Warning: This article contains information which may be triggering. If you think this might happen to you, please don’t read on.
I tweeted asking if anyone would be brave enough to share their experiences of having an eating disorder on #EatingDisorderAwarnessWeek – six lovely women responded to my tweet keen to share their stories.
I have been fortunate enough not to have any firsthand experience of this, so I made it my mission to get a better understanding of having an eating disorder. I think it is very important to read people’s stories to help raise awareness and understanding of this mental health condition and I am so happy that these wonderful women have been so open and honest by sharing their experiences.
Marissa from Canada has written a fantastic piece about her experience of having an eating disorder. She also has a brilliant blog called Life on the Borderline which you should check out.
If you’d like to read more people’s eating disorder experiences this is:
This is Marissa’s story…
You wake up.
Immediately, before your eyes even open, your hands are awake too, uncurling out from under your chin. Palms flat against flesh as your hands move down your body, towards your abdomen. Towards your stomach.
Is it flat yet?
Not this morning.
Not even after last night.
Your stomach is still cramped, tied all up in knots and ready to burst like a geyser, a human hot spring of self hatred.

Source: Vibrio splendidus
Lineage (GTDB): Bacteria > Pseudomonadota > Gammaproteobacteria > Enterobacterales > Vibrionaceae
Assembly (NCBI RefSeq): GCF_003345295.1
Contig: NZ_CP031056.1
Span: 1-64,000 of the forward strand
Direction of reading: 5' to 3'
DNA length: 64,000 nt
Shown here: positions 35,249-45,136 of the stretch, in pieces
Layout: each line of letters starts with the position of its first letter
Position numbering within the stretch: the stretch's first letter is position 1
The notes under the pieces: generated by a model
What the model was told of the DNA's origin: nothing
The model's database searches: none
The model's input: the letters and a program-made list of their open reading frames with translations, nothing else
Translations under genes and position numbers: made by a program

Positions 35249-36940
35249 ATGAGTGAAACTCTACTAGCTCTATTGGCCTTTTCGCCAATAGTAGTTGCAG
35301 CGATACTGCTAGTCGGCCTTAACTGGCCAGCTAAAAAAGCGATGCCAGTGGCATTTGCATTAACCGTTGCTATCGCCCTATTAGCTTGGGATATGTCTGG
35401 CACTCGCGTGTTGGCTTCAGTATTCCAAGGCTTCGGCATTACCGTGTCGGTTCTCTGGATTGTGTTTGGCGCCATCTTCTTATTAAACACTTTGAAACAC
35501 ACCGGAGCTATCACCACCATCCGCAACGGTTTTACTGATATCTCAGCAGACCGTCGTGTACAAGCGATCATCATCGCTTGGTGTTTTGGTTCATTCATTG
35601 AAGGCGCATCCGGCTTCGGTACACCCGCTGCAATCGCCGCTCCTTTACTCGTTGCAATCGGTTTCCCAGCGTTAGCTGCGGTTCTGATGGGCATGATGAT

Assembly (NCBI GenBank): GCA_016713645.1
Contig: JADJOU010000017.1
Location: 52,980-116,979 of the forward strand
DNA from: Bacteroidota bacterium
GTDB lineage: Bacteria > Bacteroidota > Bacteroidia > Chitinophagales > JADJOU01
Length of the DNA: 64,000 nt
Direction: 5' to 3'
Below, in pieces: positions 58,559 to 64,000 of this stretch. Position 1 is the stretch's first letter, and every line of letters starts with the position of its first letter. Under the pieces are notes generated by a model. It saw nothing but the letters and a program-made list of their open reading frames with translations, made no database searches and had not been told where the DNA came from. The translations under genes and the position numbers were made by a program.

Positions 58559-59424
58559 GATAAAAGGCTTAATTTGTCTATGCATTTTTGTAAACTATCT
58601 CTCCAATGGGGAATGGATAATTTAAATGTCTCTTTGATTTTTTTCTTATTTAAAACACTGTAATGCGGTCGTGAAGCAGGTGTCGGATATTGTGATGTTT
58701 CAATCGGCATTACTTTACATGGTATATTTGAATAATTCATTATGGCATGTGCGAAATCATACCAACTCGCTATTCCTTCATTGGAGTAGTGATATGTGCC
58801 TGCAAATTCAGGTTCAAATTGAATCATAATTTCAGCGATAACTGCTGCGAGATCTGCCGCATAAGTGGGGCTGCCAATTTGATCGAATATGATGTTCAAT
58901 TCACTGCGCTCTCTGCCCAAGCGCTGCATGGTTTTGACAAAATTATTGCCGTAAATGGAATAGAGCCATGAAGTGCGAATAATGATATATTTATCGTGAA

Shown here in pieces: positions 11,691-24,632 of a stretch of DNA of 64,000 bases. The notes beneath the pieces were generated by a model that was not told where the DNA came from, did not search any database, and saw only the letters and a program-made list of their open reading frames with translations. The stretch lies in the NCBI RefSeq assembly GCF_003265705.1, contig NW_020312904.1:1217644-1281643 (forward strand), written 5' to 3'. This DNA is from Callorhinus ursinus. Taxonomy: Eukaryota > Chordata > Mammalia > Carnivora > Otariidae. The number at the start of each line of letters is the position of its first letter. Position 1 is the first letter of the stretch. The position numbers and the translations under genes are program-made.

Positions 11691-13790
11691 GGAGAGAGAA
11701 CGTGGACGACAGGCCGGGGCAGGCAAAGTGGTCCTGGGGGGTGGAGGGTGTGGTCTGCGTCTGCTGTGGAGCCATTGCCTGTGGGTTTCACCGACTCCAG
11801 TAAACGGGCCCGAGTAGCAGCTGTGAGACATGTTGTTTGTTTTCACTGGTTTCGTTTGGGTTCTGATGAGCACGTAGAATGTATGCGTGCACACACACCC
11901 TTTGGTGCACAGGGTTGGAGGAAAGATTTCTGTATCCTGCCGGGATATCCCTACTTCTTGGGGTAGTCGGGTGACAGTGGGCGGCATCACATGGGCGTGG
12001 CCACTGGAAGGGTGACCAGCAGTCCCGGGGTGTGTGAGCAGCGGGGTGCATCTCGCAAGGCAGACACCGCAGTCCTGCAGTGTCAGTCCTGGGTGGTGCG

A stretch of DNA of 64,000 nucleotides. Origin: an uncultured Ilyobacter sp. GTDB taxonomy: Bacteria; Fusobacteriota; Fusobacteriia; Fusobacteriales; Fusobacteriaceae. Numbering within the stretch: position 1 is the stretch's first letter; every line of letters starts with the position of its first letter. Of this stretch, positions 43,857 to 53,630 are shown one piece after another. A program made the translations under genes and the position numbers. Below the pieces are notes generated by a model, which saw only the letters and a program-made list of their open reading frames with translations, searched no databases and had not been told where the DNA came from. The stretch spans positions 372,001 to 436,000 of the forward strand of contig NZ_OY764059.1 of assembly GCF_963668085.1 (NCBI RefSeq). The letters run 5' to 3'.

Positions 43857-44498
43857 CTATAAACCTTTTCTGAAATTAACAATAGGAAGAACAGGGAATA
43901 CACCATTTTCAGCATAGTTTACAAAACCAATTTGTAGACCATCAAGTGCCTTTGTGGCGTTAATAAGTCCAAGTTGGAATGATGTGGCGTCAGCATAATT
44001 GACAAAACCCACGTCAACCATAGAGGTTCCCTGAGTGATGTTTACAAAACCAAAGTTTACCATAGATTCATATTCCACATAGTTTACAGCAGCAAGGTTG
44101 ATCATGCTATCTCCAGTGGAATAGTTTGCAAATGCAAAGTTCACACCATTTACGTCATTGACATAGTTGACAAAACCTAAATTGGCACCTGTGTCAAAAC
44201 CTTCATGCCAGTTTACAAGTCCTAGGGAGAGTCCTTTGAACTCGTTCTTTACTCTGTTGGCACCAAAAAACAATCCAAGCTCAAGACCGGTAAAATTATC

Your mind flashes to the night before, which in reality was only hours before. How quickly the memory is fading; already years away, before long it’ll be gone and forgotten forever. It wasn’t anything particularly eventful for you after all. It was the kind of night that is starting to happen for you a lot more often lately.
You started off just taking one. One was all you really needed, back in the beginning, and it was only once a week, if that. Maybe two, if you had a particularly bad binge. That was what, a year ago now? You can’t remember. This is your whole life now.
You stretch your sore body out and groan. Your stomach is still cramped, tied all up in knots and ready to burst like a geyser, a human hot spring of self hatred.
You can’t go to school today. Not like this. You open your eyes slowly and yet, it’s still too fast for your tired brain to catch up with and the room looks just as foggy as your mind feels.
The sun is shining way too bright through the crack in your blinds, and you were up way too late shitting your brains out, thanks to the entire box of laxatives you took after dinner.
Why do you do these things on a school night? You have no idea. It doesn’t feel like it’s up to you anymore. You tried to keep your secret late-night binges for the weekend, but eating is the only thing that makes you feel good lately and you’ve been spending a lot of time feeling bad.
So, as things tend to do, it spiraled. Nowawdays, it’s happening more and more. Last night was already the third time this week alone after all. The third full box. Laxatives aren’t cheap either, not at $10 a box, so you’ve taken to stealing them at any chance you might get. You’re not proud of this fact, but you don’t have a choice.